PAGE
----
In his eyes if that is what he assessment states this is what she needs then why not provide it? To a degree I get the stance, and even with her doctors I get it also. Why medicate someone that is perfectly fine with a non chemical intervention.

Giver her a one to one she is fine they are not wrong, problem we poor we cannot afford that.

In an ideal world everyone would get the ideal treatment but that is not realistic. F**k this disease, that is where I am at now.

Eeverything you said is on the money, but he has others in his ear telling him he is a good son, he is doing what is best for his mother, so rare find someone willing to do what is right everyone often take the easy road.

I wish I could beat her doctors tbh.
There is no ideal on Medicaid.
I will be so honest as to say with the mental issues and medications there is no ideal in even the most wonderful memory care with all the financial assets in the world, and it is memory care she needs or a nursing home and medication, as she cannot be cared for easily and as you have seen as regards Medicaid, EVERY PLACE out there cherry picks patients.

You MIL has needs that you cannot fulfill and needs that no one ELSE wants to fulfill. Period. End of sentence. And the facts.
It doesn't get worse than this, and from my own view over time, you pegged it exactly. I am also a retired RN. I think we both know that the "hospital method" as you call it, and what we here admit is the ER DUMP is the only way. And no, the placement won't be pretty and may not even be in your area.

It is time for an honest sit down with hubby. It is time that the marital disagreement is addressed. This is his Mom. I understand that. Now I need you to tell me that he is on board with at LEAST 50% of the care of her and of the rest of the household. If you can tell me that, I won't be as tough on him as I would like to.

The truth is that I would be telling any husband of mine that I understand I stepped into this myself, and that it was likely the biggest mistake I ever made, that I should have known better as an RN. But that I cannot go on either mentally or physically, and that it is literally destroying me. I am going to admit right off that MIL is a placement problem. And that of course doctors don't want her placed as it is basically losing a patient who will likely have to be in and out of neuro-psyc rehabs for medication titration for the rest of her life, and who will likely be over medicated to non responsiveness of undermedicated so that she is shown the exit of any facility out there. I would tell that husband that in the most ideal of circumstances (say she has lots of money) her mental situation is going to make placement almost impossible.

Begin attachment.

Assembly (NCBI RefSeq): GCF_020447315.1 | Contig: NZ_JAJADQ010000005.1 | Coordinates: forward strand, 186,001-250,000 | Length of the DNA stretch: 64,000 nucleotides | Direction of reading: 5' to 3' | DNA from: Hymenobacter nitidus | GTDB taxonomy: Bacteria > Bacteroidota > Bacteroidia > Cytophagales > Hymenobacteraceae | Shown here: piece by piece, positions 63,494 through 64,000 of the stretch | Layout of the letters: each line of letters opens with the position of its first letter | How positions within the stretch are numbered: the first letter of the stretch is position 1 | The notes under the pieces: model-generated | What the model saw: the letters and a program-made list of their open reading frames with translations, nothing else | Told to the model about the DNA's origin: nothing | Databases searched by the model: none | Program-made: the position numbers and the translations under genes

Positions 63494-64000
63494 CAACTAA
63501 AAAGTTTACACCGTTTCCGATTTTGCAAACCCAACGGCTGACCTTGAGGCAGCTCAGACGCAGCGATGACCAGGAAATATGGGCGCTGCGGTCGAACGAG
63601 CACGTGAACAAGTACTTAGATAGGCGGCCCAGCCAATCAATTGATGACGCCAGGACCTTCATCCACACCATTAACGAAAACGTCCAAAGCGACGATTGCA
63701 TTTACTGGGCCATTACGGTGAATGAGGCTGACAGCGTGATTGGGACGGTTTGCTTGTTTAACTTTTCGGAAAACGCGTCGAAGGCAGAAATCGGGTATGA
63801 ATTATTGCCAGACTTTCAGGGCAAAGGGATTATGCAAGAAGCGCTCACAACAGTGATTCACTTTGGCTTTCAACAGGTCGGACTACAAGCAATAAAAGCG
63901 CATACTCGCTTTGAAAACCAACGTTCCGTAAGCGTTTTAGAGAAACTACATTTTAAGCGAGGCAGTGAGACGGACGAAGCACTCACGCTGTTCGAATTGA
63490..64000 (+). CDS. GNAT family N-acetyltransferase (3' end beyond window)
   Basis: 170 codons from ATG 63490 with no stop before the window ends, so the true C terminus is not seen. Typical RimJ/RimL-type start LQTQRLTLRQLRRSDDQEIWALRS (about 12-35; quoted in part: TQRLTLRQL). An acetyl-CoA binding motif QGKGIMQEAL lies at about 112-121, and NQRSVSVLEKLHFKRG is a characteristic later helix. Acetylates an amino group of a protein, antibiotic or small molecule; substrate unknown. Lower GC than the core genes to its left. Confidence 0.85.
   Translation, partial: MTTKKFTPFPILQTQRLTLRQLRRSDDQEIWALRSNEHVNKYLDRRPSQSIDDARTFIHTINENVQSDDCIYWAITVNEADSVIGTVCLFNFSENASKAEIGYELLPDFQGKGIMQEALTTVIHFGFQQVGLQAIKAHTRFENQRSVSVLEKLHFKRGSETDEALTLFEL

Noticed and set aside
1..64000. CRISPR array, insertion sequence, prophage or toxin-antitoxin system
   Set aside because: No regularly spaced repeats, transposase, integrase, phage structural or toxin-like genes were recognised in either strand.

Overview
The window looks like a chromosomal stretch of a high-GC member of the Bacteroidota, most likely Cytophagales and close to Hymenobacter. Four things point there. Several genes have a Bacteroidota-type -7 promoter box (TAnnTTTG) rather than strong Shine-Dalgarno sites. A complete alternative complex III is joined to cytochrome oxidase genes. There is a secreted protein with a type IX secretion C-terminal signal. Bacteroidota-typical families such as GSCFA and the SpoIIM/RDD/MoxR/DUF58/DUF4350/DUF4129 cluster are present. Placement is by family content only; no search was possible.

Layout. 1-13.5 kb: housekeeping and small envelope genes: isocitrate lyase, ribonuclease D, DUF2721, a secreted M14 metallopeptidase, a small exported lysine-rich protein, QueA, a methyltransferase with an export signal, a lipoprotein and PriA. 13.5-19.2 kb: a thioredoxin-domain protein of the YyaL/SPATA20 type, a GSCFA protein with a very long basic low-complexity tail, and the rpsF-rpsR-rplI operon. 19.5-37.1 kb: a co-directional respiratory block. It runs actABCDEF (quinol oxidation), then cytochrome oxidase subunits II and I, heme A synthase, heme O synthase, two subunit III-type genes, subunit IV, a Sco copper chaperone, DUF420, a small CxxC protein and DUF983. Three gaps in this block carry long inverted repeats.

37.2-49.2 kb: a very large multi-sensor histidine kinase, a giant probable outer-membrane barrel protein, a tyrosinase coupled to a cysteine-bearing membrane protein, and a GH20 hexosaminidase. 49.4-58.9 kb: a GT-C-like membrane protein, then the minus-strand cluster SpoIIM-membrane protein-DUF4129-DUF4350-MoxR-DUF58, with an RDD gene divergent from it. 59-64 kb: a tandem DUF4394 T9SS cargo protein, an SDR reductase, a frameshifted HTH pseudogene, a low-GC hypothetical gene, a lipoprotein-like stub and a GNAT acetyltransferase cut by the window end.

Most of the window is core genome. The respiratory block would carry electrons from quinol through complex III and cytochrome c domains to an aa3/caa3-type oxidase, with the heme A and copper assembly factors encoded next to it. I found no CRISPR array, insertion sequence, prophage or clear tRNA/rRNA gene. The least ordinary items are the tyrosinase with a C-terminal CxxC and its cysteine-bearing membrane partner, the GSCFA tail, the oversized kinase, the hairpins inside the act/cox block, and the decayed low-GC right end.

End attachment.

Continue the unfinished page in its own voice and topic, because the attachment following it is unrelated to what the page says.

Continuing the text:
AFTER I said ALL OF THAT I would say that I know this is painful, that not everything can be fixed, that we didn't create her circumstance and cannot fix it, but that I personally can no longer endure it.
I would tell husband he has a few days to think on this but that it has come down to you or her. That if she stays you will have to leave. You will see an attorney for legal separation and try to find a nearby small efficiency room or apartment, that you will attempt to help with some things such as shopping and etc., that you love him, but that you cannot go on.

I don't see another way.
I know you don't either and that's why you are here.
Know that you are not alone.
I am so dreadfully sorry. I just finished a memoir by a daughter whose mother, even IN CARE lived way way too long. Called Requiem for my Mother her own very talented musician mother was reduced to being someone her family longed to see go to her peace. This is what so many of us are reduced to. People praying that our elders can pass.
Helpful Answer (8)
Reply to AlvaDeer
Helpneeded8972 Feb 5, 2024
Thank you. Know the funny thing as am RN I use to dread and hate when families would dump their loved ones off. I remember all of us on the floor would bad mouth such people. Living this I understand how tough it really is.

It is nice to be around people that do get it. I do feel for him and I have tried to tell him many times that this diease has no real good options just a bunch of crap ones.

I feel for him, and my MIL. I wish I could take away her pain and suffering. Sadly that is not option.

I will speak to an attorney to see what my options are.

Edit: While he cannot always do 50% given work he does do all he can when it comes to both our child and his mother. Would say it is more 60:40.

I was able to stop working when our kid was born due to some smart / lucky investments and his income.

I will be looking to get back to work going forward though.
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Helpneeded, there is no "one to one" in any world. I formerly heard this from parents of children in need of special services: "He would do fine if he had a "one to one" academic helper. There is no "one to one" help except for someone of the wealth of Elon Musk or Warren Buffet. Your husband "means well' but good intentions pretty much pave the road to Hell. This is situation of "counseling needed for husband", presenting problems are 1) will not tolerate idea of medication to improve Mom's countenance, 2) feels a difficult elder is entitled to one to one personal assistance, and 3) feels OK with decimating his family's finances (including a child) and ruining his marriage by failing to listen to his spouse who has "health risks" (stroke or heart attack) due to his inability (or unwillingness?) to function in what I would call Reality. You love your husband dearly but he is not willing to face reality. Speak with an attorney about "separating finances" before filing for divorce.
Helpful Answer (8)
Reply to fluffy1966

Your husband is using the fact that you stepped up to help, now he doesn't have to make many hard decisions or put in the work to care for his mother that he brought into the home.
Helpful Answer (7)
Reply to RealtorD
Beatty Feb 12, 2024
I read this several times over & it is so clear when put this way.